Malicious actors are targeting critical infrastructure (CNI) sites and energy distribution facilities exponentially. Interconnected systems in the energy industry increase vulnerabilities, and cyber attacks often go undetected for some time.
As energy companies save costs against the backdrop of lower oil prices, consolidating operations can weaken business resilience and redundancy levels. This gives rise to new, single critical points of failure, with any disruption across the supply chain potentially having increased consequences.
“Espionage and sabotage attacks against CNI organizations have increased over the years and I don’t think we have seen it all yet,” says Sami Ruohonen, Labs Threat Researcher at Finnish cyber security company F-Secure.
Connecting Industrial Control Systems (ICS) to the Internet is increasing, and a considerable number of CNI systems in use today were installed and built before 24/7/365 internet connections were the norm and the advent of Stuxnet. Many Operational Technology (OT) components have built-in remote operation capabilities, but are either partly or entirely lacking in security protocols such as authentication.
Moreover, cyber security was not a realistic threat when these systems were manufactured, and legacy protocols and systems never had the built-in security controls that we take for granted today. Transitioning these systems to the Internet has opened them up to attacks from a myriad of angles.
“Critical Infrastructure due to its nature is an interesting target for a foreign nation-state, even during peacetime,” Ruohonen explains.
F-Secure’s report shows that:
- A variety of different adversaries, each with their own motivations and tradecraft, constantly strive to compromise organizations that operate critical infrastructure
- Attackers have more time than their targets and will take months to plan their attack
- People are the weakest link in production, with company employees seemingly being criminals’ go-to target
- Attackers continue to succeed mainly due to organizations’ lack of mature cyber security practices
- Nation-state sponsored Advanced Persistent Threat (APT) groups are relentless, and continue to seek network foothold positions on CNIs and espionage opportunities in the interests of exercising political leverage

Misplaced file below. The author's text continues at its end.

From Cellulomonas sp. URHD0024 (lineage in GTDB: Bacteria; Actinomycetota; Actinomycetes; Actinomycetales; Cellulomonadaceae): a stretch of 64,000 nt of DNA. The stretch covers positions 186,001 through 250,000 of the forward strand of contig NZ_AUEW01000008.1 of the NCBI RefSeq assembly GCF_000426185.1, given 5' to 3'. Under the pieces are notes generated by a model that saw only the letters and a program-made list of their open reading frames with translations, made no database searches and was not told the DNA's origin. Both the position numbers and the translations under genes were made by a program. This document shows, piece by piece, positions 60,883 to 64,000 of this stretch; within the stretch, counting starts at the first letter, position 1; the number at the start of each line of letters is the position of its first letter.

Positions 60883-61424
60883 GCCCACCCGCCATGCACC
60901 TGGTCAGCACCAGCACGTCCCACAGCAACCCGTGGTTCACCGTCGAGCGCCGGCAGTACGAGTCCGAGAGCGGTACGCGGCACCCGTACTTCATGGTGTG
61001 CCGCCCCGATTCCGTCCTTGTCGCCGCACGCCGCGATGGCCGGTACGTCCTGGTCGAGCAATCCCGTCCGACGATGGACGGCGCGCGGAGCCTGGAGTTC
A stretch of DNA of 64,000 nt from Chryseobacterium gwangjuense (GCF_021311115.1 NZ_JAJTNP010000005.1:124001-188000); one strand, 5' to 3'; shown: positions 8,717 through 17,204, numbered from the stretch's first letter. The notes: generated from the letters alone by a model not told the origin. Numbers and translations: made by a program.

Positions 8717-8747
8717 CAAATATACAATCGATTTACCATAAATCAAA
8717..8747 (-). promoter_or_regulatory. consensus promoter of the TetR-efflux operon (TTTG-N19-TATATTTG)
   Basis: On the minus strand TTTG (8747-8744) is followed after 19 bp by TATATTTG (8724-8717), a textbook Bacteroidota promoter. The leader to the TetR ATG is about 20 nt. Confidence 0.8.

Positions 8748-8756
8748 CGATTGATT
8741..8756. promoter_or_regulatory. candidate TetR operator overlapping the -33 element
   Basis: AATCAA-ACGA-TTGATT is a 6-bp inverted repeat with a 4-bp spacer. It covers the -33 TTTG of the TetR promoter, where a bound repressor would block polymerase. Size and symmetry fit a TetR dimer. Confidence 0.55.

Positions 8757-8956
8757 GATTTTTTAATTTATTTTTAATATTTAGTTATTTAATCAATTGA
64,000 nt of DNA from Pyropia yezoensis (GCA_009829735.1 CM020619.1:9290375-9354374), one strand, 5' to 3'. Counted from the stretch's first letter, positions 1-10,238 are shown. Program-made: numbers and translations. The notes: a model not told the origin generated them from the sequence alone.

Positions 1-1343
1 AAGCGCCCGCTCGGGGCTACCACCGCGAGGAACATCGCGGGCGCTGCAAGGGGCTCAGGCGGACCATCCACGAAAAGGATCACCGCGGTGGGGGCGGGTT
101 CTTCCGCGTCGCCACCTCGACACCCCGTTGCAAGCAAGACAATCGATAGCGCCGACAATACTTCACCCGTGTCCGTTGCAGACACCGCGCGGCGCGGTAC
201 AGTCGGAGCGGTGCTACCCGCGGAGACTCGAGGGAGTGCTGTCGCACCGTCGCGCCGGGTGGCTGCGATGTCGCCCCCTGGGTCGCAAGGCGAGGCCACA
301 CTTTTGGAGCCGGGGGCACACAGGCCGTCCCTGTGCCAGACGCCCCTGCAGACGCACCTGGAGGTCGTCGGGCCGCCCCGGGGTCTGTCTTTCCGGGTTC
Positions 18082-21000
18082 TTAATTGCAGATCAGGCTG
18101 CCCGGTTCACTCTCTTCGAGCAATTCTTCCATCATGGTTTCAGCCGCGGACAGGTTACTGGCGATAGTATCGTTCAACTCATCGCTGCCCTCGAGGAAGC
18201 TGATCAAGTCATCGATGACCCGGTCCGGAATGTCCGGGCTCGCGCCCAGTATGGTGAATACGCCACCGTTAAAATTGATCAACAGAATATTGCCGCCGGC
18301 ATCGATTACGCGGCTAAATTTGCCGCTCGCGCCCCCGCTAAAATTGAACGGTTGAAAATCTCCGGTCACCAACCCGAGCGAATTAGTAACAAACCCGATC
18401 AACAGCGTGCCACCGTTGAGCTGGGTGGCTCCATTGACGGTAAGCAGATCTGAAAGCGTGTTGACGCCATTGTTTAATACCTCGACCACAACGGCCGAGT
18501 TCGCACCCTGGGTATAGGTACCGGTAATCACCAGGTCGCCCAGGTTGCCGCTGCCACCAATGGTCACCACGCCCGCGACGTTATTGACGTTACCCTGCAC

- Nine different attackers/malwares/techniques targeting the energy industry stand out, with spear phishing being the most common initial supply chain attack technique
- Keeping a small attack surface in the energy industry – while often pitched as the best way to mitigate the risk of a cyber attack – is simply not possible
While breaches are a certainty, Ruohonen advises organizations review their cyber security posture to implement latest technologies such as an endpoint detection and response (EDR) solution.
“EDR is a quick way to tremendously increase capabilities to detect and respond to advanced threats and targeted attacks which might bypass traditional endpoint solutions,” he explains. “Managed EDR solutions can provide monitoring, alerting, and response to cover the needs 24/7. This means organizations’ IT teams can operate during business hours to review the detections while a specialized cybersecurity team takes care of the rest,” says Ruohonen.
The complete report is available here.
For the next years, many manufacturers will focus more on “how to servitize”: How to make these innovations successful? How to accelerate these transitions and stay ahead of the pack? How to escape from “business as usual”? How to prepare the organisation for such journeys? In this article, I will share an overview of critical challenges and strategies for servitization.
Servitization is a different ball game
Many manufacturing businesses have made good progress in building a common understanding and commitment to business innovation including servitization, and they have allocated resources and funding for servitization.
Now, they are experiencing that servitization is a different ball game from usual innovations and face new challenges, such as:
• Political discussions when deciding on nitiatives and investment
• New risks from uncertainty and unpredictable trends
• Forces towards ‘business as usual, with signs like “not invented here”, “that does not work in our industry”, “our clients don’t want that” and/or “this is not our core business”